What do you do if it is a relative(my sister) and she is forever trying to destroy my reputation with my mother. I know she is jealous of my mother and my relationship but she is vicious about anything I say and do. Mom and I are buying a home together because I was originally going to sell my house and move in with my mom to help her in her very golden years (we live across the street from one another now). My sister and brother asked my mom, how they would be able to kick me out of the house when something happened to Mom (nice people aren’t they?) The house would still be in Mom’s name alone, so I would have had to sell it per Mom’s will. This was the final straw for Mom after all the put downs they have been hitting her with about me. My brother lives up north and was just being fed information from my sister and nephew and he was getting pretty nasty also. She decided she was going to buy another house with me and if anything happened to her I get the house automatically. The escalation of hate grew for a while but now my mother refuses to listen to their put downs of me any more. They thought mom was paying for my schooling and ability to stay at home to complete my education. I have many loans I need to pay off with the sale of my home. They don’t ask questions, they just make assumptions and it gets old quickly. I really don’t want to have to explain myself all the time either. My mom and I have been best friends for a long time. She had cancer and I helped her through it. My daughter was diagnosed with cancer when she was 5 yrs. old. She had a paraneoplastic syndrome which acted like ALS. She ended up a quadriplegic, was trached, on a ventilator, had a feeding tube, and ostomy. I was her full time caregiver for 17 yrs. She still sang solos at church and had a wonderful spirit. She went home to be with The Lord when she was 22 yrs. old. My mom and I got even closer during that period and she just adored my daughter. I started school shortly after, Krystal, was called home. I drive my mom to all of her appointments, take her to the hospital if necessary, make and eat dinner with her, etc. This offensive and very nasty behavior does get old though.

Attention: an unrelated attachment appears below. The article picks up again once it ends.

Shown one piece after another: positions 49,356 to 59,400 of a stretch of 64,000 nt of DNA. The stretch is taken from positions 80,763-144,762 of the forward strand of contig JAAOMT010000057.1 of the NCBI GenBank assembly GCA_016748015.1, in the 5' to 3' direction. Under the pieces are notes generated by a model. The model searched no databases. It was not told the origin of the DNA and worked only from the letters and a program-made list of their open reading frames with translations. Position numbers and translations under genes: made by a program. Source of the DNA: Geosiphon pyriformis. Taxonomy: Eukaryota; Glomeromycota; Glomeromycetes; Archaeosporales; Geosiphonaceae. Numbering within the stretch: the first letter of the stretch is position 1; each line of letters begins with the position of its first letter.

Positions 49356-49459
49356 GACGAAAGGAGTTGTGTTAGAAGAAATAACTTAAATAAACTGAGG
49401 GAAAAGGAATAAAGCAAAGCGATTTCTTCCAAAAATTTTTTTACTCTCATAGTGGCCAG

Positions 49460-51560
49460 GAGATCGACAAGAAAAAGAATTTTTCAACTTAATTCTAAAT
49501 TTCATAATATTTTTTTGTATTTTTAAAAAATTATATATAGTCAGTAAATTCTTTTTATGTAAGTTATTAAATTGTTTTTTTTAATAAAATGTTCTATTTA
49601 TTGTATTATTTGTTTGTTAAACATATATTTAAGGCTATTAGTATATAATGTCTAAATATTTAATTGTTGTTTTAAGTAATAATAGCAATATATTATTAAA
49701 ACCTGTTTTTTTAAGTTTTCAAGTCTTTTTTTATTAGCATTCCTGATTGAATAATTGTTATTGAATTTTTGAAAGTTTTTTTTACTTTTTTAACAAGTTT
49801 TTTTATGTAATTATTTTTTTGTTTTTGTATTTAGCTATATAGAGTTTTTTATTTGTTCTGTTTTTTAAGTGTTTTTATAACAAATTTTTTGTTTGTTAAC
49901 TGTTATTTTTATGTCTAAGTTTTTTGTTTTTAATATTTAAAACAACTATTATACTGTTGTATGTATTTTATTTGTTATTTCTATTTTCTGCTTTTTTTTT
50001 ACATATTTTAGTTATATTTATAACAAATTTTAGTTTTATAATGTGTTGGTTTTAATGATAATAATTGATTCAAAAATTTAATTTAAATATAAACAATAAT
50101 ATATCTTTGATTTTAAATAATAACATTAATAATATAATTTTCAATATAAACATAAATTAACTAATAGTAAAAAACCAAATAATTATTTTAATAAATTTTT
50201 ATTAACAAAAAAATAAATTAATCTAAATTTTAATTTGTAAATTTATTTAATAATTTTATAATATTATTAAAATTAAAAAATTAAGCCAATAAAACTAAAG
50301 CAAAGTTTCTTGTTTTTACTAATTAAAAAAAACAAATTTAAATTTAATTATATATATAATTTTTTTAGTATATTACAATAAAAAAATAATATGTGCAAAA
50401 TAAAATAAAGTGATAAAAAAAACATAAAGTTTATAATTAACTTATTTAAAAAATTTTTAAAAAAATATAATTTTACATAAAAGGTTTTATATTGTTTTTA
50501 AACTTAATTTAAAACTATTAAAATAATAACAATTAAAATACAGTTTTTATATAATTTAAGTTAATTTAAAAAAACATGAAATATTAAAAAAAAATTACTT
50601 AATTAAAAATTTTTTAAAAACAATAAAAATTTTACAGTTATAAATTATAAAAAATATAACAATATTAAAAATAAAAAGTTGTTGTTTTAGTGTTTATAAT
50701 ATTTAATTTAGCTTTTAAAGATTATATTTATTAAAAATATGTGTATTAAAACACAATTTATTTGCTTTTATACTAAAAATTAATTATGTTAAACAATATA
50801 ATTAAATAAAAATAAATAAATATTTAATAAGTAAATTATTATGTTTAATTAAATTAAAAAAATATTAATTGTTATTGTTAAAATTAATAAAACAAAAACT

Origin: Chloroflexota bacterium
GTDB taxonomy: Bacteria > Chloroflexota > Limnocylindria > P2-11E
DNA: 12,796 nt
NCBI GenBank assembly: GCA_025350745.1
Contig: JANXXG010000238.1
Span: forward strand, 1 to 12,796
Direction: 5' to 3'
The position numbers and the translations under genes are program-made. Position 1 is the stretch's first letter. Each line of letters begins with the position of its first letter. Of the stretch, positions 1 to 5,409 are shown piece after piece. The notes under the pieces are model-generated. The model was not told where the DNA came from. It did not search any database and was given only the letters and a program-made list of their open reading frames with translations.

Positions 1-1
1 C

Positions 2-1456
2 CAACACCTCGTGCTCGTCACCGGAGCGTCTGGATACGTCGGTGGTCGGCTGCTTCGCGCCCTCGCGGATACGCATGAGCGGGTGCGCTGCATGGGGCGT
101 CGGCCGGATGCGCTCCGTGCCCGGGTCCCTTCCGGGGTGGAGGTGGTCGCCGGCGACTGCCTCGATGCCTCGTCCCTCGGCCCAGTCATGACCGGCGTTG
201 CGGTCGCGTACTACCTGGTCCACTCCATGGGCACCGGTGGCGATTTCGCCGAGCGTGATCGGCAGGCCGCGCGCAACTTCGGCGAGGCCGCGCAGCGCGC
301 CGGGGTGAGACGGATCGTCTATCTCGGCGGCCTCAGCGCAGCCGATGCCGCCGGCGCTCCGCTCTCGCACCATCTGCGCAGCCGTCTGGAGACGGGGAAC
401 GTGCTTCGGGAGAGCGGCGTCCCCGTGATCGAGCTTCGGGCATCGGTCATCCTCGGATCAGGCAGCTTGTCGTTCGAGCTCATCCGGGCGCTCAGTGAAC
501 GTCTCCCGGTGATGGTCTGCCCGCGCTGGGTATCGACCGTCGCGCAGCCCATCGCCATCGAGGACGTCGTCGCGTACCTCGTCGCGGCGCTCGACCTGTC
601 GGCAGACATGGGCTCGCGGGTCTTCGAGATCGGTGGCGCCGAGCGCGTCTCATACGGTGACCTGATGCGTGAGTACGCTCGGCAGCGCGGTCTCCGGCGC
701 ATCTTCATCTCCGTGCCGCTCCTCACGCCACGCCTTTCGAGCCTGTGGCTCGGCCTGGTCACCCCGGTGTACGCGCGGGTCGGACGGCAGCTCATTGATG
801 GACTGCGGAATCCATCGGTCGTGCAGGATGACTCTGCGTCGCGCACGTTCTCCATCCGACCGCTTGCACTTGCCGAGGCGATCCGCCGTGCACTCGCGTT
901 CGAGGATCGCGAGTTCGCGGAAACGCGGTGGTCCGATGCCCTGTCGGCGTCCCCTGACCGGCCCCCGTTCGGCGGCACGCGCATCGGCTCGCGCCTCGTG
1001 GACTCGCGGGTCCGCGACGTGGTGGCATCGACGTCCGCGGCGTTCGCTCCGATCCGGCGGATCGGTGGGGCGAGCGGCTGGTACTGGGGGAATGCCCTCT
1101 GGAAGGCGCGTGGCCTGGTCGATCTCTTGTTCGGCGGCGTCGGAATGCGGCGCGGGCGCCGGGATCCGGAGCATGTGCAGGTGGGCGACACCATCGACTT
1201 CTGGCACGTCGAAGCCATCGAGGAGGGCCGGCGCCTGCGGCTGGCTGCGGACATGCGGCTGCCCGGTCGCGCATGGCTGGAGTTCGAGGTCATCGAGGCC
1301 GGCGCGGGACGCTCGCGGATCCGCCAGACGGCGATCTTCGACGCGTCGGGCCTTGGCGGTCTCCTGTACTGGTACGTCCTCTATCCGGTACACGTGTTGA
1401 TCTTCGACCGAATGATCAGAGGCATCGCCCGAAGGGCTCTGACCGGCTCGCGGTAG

8. Nathanael Peter Reply

    this is really interesting, i think, i have to draft out some point here to tackle these whole bonged of offensive people in my office.
    Thanks Mr. Kevin A Thompson